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If we want to find a stock that could multiply over the long term, what are the underlying trends we should look for? One common approach is to try and find a company with returns on capital employed (ROCE) that are increasing, in conjunction with a growing amount of capital employed. This shows us that it's a compounding machine, able to continually reinvest its earnings back into the business and generate higher returns. In light of that, when we looked at PLAYSTUDIOS (NASDAQ:MYPS) and its ROCE trend, we weren't exactly thrilled.
Understanding Return On Capital Employed (ROCE)
For those who don't know, ROCE is a measure of a company's yearly pre-tax profit (its return), relative to the capital employed in the business. Analysts use this formula to calculate it for PLAYSTUDIOS:
Return on Capital Employed = Earnings Before Interest and Tax (EBIT) ÷ (Total Assets - Current Liabilities)
0.0003 = US$92k ÷ (US$335m - US$30m) (Based on the trailing twelve months to December 2021).
So, PLAYSTUDIOS has an ROCE of 0.03%. In absolute terms, that's a low return and it also under-performs the Entertainment industry average of 9.7%.
In the above chart we have measured PLAYSTUDIOS' prior ROCE against its prior performance, but the future is arguably more important. If you're interested, you can view the analysts predictions in our free report on analyst forecasts for the company.
So How Is PLAYSTUDIOS' ROCE Trending?
When we looked at the ROCE trend at PLAYSTUDIOS, we didn't gain much confidence. Over the last three years, returns on capital have decreased to 0.03% from 12% three years ago. However it looks like PLAYSTUDIOS might be reinvesting for long term growth because while capital employed has increased, the company's sales haven't changed much in the last 12 months. It's worth keeping an eye on the company's earnings from here on to see if these investments do end up contributing to the bottom line.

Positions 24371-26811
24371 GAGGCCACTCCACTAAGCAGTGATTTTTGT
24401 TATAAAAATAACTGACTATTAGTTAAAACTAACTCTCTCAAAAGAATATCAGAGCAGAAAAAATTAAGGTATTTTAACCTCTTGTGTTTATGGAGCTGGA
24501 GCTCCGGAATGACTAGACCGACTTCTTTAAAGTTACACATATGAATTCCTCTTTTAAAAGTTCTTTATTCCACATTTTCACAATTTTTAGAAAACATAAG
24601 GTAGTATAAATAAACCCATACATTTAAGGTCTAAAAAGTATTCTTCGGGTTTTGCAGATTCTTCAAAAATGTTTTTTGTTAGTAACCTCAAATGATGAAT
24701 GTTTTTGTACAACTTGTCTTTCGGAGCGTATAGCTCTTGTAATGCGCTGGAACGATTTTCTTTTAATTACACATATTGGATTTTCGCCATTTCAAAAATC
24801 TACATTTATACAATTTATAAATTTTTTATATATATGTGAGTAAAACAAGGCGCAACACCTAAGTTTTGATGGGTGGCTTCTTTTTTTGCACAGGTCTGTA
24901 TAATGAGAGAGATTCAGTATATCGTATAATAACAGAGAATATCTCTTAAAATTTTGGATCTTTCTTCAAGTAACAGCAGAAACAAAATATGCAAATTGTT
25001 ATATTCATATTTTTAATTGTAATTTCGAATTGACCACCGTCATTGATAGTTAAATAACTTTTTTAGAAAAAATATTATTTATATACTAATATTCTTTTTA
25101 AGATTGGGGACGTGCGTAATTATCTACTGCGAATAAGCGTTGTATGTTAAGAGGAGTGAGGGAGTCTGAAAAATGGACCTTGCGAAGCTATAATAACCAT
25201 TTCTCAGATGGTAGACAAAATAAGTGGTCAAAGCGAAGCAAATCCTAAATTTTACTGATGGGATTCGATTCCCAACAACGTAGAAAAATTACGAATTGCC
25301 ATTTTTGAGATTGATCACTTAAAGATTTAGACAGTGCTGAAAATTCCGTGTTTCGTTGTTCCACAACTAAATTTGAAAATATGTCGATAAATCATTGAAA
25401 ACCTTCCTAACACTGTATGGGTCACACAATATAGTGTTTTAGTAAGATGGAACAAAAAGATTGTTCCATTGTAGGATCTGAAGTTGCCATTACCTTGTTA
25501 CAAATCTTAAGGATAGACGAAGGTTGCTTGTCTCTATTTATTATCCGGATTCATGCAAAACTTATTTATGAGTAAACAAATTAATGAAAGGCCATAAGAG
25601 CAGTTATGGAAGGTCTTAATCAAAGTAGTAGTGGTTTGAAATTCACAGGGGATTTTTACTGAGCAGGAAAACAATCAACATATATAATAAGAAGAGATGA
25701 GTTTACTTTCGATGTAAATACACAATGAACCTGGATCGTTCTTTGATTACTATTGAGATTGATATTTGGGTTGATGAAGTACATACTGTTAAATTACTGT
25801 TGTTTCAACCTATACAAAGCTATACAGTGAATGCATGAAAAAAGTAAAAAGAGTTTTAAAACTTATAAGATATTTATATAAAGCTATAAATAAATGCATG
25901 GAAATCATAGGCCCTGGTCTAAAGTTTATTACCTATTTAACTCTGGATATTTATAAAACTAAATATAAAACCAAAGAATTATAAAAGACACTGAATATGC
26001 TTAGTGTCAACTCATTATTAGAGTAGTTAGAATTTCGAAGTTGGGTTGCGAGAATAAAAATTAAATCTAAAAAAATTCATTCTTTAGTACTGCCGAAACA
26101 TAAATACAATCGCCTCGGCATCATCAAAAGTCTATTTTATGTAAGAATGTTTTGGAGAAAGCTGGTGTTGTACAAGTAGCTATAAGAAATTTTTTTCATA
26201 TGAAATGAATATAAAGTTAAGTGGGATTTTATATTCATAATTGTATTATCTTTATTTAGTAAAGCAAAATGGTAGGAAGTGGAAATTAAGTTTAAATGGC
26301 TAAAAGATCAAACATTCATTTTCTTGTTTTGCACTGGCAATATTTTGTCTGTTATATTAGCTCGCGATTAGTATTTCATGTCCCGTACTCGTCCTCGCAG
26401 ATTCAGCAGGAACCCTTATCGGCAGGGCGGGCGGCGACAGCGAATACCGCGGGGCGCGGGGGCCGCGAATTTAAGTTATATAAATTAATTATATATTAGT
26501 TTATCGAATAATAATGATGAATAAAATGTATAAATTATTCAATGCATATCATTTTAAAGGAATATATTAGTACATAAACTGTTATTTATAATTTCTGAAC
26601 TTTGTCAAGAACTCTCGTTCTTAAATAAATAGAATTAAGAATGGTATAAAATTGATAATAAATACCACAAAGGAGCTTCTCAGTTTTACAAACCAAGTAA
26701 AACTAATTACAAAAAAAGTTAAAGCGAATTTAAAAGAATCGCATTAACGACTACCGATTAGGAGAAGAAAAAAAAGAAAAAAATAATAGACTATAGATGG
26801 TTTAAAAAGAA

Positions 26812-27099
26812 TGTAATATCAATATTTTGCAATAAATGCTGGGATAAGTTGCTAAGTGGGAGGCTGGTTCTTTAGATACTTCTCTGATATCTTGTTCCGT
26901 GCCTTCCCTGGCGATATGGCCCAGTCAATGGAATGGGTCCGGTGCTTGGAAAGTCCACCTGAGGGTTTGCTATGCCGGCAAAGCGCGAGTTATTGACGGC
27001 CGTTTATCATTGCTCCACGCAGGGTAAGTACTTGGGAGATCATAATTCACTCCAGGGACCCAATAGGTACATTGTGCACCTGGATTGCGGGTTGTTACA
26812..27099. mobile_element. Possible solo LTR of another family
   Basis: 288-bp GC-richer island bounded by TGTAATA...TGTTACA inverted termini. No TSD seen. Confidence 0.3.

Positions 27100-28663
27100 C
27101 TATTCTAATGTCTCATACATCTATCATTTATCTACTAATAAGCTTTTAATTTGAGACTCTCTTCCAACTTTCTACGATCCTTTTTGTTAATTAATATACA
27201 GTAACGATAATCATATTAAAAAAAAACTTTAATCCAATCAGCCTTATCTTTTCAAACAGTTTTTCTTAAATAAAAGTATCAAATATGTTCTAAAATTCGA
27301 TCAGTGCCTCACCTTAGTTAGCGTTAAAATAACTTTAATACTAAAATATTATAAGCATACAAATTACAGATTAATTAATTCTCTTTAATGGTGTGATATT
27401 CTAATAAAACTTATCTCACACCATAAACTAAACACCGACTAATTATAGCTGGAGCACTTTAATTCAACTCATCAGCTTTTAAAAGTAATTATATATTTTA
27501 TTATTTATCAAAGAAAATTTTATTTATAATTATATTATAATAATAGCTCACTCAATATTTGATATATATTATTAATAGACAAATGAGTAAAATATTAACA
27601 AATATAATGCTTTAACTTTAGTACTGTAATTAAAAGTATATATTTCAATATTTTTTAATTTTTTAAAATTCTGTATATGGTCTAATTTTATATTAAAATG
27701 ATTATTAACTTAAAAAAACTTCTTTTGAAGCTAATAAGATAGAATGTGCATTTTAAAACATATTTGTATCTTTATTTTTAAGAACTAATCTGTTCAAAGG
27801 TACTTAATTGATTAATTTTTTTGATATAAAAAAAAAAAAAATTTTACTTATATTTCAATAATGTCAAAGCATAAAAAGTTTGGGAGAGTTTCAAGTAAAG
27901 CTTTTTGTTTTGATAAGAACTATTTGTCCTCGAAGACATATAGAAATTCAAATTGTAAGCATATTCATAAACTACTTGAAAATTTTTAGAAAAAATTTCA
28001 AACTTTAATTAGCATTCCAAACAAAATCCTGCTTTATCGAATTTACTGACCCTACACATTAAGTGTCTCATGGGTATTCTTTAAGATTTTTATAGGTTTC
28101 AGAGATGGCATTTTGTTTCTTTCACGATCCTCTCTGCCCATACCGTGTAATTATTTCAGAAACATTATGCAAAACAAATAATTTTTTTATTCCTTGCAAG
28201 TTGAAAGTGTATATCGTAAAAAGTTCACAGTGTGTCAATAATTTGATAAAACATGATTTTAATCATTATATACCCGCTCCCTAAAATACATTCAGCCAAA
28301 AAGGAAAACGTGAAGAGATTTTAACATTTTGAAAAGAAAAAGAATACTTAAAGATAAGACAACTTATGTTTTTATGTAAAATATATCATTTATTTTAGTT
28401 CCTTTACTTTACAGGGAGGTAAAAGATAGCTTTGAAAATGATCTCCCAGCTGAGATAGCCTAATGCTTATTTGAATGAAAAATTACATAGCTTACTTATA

On a related note, PLAYSTUDIOS has decreased its current liabilities to 8.9% of total assets. So we could link some of this to the decrease in ROCE. Effectively this means their suppliers or short-term creditors are funding less of the business, which reduces some elements of risk. Since the business is basically funding more of its operations with it's own money, you could argue this has made the business less efficient at generating ROCE.
What We Can Learn From PLAYSTUDIOS' ROCE
Bringing it all together, while we're somewhat encouraged by PLAYSTUDIOS' reinvestment in its own business, we're aware that returns are shrinking. And in the last year, the stock has given away 52% so the market doesn't look too hopeful on these trends strengthening any time soon. In any case, the stock doesn't have these traits of a multi-bagger discussed above, so if that's what you're looking for, we think you'd have more luck elsewhere.
On a separate note, we've found 1 warning sign for PLAYSTUDIOS you'll probably want to know about.
For those who like to invest in solid companies, check out this free list of companies with solid balance sheets and high returns on equity.
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This article by Simply Wall St is general in nature. We provide commentary based on historical data and analyst forecasts only using an unbiased methodology and our articles are not intended to be financial advice. It does not constitute a recommendation to buy or sell any stock, and does not take account of your objectives, or your financial situation. We aim to bring you long-term focused analysis driven by fundamental data. Note that our analysis may not factor in the latest price-sensitive company announcements or qualitative material. Simply Wall St has no position in any stocks mentioned.